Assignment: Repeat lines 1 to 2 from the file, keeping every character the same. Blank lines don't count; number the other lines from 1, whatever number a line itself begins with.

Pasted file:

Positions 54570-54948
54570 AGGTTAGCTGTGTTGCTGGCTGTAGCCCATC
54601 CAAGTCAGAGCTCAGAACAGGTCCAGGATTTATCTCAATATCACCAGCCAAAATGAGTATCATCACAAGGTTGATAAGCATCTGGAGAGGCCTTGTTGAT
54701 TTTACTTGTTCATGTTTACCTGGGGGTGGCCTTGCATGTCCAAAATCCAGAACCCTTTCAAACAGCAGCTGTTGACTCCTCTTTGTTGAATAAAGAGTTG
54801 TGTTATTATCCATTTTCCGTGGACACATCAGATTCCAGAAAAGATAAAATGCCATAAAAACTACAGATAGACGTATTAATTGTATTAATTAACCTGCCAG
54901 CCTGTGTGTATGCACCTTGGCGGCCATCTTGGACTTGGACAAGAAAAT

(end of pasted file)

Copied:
Positions 54570-54948
54570 AGGTTAGCTGTGTTGCTGGCTGTAGCCCATC